"We don’t need another highway
Now we see the benefits that come from our governor’s insistence on sleeping in his own bed up there in Geist rather than that government bed down here on Meridian Street. There’s nothing like a little rapid eye movement to restart a state CEO’s creative engines.
In this case, it seems the gov was dreaming about how to come up with the dough to pay for the I-69 extension from Evansville to Indianapolis — the NAFTA highway. Supposedly this was going to be taken care of with money raised by leasing the Northwest Indiana Toll Road combined with tolls charged on the new stretch between Martinsville and Evansville.
The day after the election, Gov. Daniels came forth with his latest inspiration: a 75-mile toll road that would loop around the south and east sides of Indianapolis. Yes, now the state would get not one super highway, but two! And the money generated by the new toll road would allow people to drive the entire length of the I-69 extension for free.
It appears the governor takes this state’s automotive heritage seriously. Campaigning in that RV was a clue, but who knew he harbored a desire to turn our state into a virtual shrine to carburetion?
The governor calls his plan “the next bold step forward,” which makes this scheme sound a little like the introduction to a ’60s Star Trek episode. That also happens to be the era when building superhighways was considered avant-garde transportation policy.
But it’s not the ’60s anymore. Cars don’t have tailfins and gas doesn’t cost 50 cents a gallon. Believe it or not, it’s the 21st century and, given the high price of gasoline, congestion on the roads and the pollution and ill health caused by burning fossil fuels, state governments elsewhere are trying to find new ways to move people and goods from one place to another.
Illinois, Michigan and Wisconsin are developing high-speed rail plans to connect cities in their respective states and, better yet, to cross state lines in what could become a regional system. The Midwest Regional Rail System could involve as many as nine Midwestern states. The plan connects existing, slower rights-of-way to new high-speed corridors with a Chicago hub. Trains traveling at 110 mph would carry passengers to Kansas City, Des Moines, Minneapolis and Indianapolis, among other destinations. This project would cost $7.7 billion over 10 years and be financed through an 80/20 federal-state funding formula comparable to those used for financing highways and airports. It’s a visionary project that has transportation planners in neighboring states openly developing strategies to upgrade their rail lines.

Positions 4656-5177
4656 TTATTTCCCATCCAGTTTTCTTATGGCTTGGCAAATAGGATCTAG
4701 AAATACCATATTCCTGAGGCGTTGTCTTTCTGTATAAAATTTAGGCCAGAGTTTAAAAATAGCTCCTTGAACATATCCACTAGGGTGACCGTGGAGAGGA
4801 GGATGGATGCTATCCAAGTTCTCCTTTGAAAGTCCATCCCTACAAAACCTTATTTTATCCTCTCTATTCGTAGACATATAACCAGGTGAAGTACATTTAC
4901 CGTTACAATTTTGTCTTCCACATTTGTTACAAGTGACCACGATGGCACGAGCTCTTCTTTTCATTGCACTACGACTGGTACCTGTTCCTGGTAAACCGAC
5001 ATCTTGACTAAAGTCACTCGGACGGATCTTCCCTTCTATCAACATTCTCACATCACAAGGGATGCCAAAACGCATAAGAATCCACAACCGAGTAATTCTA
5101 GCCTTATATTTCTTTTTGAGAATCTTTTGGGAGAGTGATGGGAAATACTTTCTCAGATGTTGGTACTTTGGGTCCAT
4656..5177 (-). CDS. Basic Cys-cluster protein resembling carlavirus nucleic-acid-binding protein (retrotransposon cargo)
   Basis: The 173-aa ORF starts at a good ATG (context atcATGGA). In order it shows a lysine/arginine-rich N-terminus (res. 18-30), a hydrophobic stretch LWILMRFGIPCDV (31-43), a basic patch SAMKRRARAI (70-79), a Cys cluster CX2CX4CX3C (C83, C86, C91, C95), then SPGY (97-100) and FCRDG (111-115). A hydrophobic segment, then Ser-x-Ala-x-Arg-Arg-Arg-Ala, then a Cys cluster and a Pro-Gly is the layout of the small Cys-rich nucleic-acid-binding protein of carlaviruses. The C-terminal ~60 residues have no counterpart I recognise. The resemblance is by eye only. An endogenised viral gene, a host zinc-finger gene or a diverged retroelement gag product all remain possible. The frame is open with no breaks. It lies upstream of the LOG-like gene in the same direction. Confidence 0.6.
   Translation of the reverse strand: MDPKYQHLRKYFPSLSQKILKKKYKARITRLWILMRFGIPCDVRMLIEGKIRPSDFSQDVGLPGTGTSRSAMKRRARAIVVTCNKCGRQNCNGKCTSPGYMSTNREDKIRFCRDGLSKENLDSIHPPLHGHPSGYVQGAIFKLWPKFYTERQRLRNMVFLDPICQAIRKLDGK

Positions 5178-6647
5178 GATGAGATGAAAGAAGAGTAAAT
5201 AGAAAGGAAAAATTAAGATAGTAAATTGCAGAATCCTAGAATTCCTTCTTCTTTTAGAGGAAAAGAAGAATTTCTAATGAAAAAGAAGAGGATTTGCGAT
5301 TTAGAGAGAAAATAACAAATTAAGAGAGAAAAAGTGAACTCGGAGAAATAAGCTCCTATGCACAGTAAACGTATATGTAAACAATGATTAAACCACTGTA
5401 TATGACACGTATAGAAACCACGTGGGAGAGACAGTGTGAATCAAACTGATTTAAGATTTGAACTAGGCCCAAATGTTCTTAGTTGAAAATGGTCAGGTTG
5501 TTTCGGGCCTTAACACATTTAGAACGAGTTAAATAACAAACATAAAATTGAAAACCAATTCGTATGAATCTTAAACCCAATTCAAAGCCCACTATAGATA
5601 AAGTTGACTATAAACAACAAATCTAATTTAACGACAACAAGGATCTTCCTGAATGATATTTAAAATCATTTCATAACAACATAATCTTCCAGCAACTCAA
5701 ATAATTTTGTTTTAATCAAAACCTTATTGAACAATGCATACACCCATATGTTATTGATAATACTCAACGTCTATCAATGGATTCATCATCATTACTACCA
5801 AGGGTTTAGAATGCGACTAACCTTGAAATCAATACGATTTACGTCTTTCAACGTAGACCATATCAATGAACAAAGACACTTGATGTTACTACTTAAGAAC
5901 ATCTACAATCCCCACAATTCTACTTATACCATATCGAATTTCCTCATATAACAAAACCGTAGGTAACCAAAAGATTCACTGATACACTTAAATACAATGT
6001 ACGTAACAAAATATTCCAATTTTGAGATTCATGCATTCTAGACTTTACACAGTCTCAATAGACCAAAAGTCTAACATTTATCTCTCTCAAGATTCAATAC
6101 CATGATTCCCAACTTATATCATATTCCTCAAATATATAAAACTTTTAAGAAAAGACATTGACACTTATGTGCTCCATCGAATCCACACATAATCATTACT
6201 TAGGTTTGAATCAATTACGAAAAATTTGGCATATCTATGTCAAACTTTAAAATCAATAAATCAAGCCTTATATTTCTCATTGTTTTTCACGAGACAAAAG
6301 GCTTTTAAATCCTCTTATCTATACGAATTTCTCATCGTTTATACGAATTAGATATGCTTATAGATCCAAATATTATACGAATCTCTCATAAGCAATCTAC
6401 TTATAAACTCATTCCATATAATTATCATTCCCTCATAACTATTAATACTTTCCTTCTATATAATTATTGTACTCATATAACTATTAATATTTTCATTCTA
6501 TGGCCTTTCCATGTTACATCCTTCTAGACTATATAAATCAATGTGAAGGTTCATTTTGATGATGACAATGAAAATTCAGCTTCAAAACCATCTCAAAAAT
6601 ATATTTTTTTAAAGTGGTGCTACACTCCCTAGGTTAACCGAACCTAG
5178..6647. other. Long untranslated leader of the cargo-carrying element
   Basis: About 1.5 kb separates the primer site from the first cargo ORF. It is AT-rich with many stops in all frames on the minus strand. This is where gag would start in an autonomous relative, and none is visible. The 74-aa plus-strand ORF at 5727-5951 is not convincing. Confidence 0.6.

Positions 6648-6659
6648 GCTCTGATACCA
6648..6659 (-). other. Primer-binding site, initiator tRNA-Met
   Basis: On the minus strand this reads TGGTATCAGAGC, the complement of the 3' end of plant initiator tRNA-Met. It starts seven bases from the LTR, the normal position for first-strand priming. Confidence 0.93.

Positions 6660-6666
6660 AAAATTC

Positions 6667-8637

In Illinois, the General Assembly has voted to expand rail service between Chicago, Springfield/St. Louis, Champaign/Carbondale and Quincy.
Plans are afoot in Michigan for the state to begin working with Amtrak on a plan to raise the speed of trains between Kalamazoo and the Indiana border from 79 to 95 miles per hour.
Wisconsin is building new train stations in Milwaukee and at General Mitchell International Airport, while laying the groundwork for a Madison-Milwaukee rail connection.
And it’s not as though the demand for rail isn’t evident in Indiana. In the Region, South Shore ridership between South Bend and Chicago hit a 49-year high this year, carrying 4.1 million passengers on a single line. This increase is expected to hold up even as construction on Chicago’s Dan Ryan Expressway is completed. “Given what we see with energy costs and parking costs, we expect we will see that for the long term,” said Gerald Hanas of the Northern Indiana Commuter Transportation District (NICTD).
Not surprisingly, the NICTD wants to buy some new cars to handle these crowds. Last May they projected that they could count on INDOT, Indiana’s transportation department, for $31.2 million to help cover costs. After all, the governor was talking about how leasing the toll road in Northwest Indiana was going to net the state $3.8 billion for transportation projects. But not for rail. It appears the state’s support for the South Shore has been cut to $3 million.
The governor wants to build another highway.
This, of course, is good news for the state’s road building lobby and concrete contractors. The new tollway will cost about $1.5 billion to build and take about 10 years to complete. But if the issue is jobs, there’s no real reason to privilege highway projects over rail. The U.S. Department of Transportation estimates that for every billion dollars invested in rail projects, 47,000 jobs are created. In the meantime, you get a form of transportation that’s quick, comparatively clean and free of the hassles associated with air travel and gridlock.
But that won’t keep our governor from dreaming that this is 1966, not 2006, and that what Indiana needs is another concrete corridor.